The extension of the European Championship to 24 teams has helped Scotland return to tournament football after an absence of more than two decades. The format couldn’t help at the end of another horror race, however. The Scots have never emerged from the group stage of a competition. Winning here would have changed that statistic. Instead, complete defeat. It might be easier for the tartan army to endure than any glorious, cliché failure.
Inspired by Luka Modric – who else? – Croatia put a hammer on Steve Clarke’s dream. “Nobody knows how he still manages to play at the level he always does,” Croatian coach Zlatko Dalic said of Modric. “I can’t find the words to describe it. »Join the club.
Scotland missed plenty of chances when they fell to the Czech Republic last Monday and did the same when they met England on Friday. This time the class and experience of the opposition shone. Croatia have advanced to the knockout stages, where they hope to build on the morale-boosting night. With Modric, everything is possible.
Stories of Croatia’s supposed demise were only reinforced by a record breaking just four out of 15 as they entered this game.
Scottish confidence was also boosted by the fact that they had never lost to this opposition. However, it should not be forgotten that Dalic’s team was a World Cup finalist three years ago; if there was a slide, it started from a fairly high point. Croatia have considerably more tournament experience than Scotland. How it finally showed.
Claiming two turns in the first 40 seconds intensified another boisterous atmosphere in Hampden.
When Che Adams failed to connect with a magnificent cross from John McGinn in the sixth minute, the Scottish hope returned once again. If there had been a calm underlying worry, that would have been right; Scotland haven’t scored a goal in their first two Group D games.
Clarke’s satisfaction with her team’s performance in the draw at Wembley on Friday has been confirmed by her selection. The only change was Stuart Armstrong replacing Billy Gilmour, who sat in solitary in a hotel room after testing positive for Covid-19. The level of Gilmour’s display against England was such that his absence seemed far greater than would normally be the case for a 20-year-old who had only started one game for his country.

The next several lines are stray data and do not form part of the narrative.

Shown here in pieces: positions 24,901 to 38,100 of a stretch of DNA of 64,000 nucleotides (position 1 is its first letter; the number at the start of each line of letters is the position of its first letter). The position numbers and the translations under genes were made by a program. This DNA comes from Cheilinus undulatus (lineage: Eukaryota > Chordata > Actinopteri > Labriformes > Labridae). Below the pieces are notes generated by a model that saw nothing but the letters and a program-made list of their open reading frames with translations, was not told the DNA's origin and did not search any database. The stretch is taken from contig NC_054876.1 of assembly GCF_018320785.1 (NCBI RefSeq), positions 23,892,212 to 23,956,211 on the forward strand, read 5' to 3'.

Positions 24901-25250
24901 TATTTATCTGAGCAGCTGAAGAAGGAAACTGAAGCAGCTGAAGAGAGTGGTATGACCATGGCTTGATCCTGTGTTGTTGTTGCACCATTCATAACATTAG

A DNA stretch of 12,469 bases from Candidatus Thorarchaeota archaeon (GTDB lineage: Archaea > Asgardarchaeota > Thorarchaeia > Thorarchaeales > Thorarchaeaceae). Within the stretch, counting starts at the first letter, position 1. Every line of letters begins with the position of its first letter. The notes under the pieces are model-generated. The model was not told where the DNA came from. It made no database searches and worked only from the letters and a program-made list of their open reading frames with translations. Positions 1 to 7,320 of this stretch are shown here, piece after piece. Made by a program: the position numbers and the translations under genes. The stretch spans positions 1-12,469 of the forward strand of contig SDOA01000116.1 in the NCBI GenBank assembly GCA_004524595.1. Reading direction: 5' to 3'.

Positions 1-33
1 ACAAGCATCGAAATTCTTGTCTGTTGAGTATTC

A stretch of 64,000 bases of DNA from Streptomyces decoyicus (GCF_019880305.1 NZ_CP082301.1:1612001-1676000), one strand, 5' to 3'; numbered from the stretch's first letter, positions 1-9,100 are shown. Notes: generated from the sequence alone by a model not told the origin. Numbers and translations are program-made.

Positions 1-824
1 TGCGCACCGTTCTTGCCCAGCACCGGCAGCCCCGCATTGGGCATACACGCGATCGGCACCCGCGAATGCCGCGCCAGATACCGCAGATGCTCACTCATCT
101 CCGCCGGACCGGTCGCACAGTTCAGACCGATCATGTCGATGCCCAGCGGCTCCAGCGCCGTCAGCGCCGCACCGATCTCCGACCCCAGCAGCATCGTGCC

At 23, Nikola Vlasic is already a regular in Croatia. The man from CSKA Moscow demonstrated why with a level of composure that flattened the mood on Glasgow’s south side. Ivan Perisic was the creator, rising above Stephen O’Donnell to meet a cross from the right. As the Scottish players circled around, Vlasic slammed the ball under David Marshall after recovering Perisic’s knockdown. Modric quickly exploded narrowly over Marshall’s crossbar.
Just when the game looked entirely Croatia-like, Scotland hit back. Andy Robertson’s cross was cleared by Domagoj Vida at the feet of Callum McGregor, the Celtic midfielder delivering a powerful finish from the edge of the penalty area. It was Scotland’s first goal in the final since June 16, 1998. It was McGregor’s first for his country. Scotland headed for the locker room at halftime with spring in their step.
If Croatia had been baffled by their inability to take advantage of their advantage at the break, they would have been right. Within five minutes of the restart, they missed a formidable opportunity to regain the lead. This time, Vlasic became supplier, with a nice assist for marauder Josko Gvardiol.
A bad first touch from Gvardiol helped Marshall save a worrying situation for the Scots. The tone for a second half where a point was of no use to either side had apparently been set.
Marshall’s next save, with his chest, was even more impressive after Perisic broke through Scotland’s central defense. Scotland tried to deliver a crucial blow, McGinn instead making an Armstrong cross from the left right next to it. A clash with the winner takes everything played out precisely in the right tone.
Modric, now in his 36th year, stepped forward to experience the kind of defining moment that has been a theme of his career.
Croatia seemed to know precisely what they were doing when they worked the ball from the inside to the outside of the penalty area, with the Real Madrid midfielder using the outside of his boot to fold a shot into the box. Marshall’s upper right corner 20 yards away. It was a lens of breathtaking quality. Croatia’s grip on the last 16 had been reestablished, via a very familiar source.
Modric was not finished, although Scotland was soon to be. His left corner found Perisic, who beat Kieran Tierney on the ball before throwing his header into the Scottish net. Clarke’s introduction of young Ranger Nathan Patterson six minutes to go was inevitably forward-looking. Scotland’s immediate quest is to make sure it won’t be another 23 years before they reappear in first place in international football, as deadly as this area has turned out.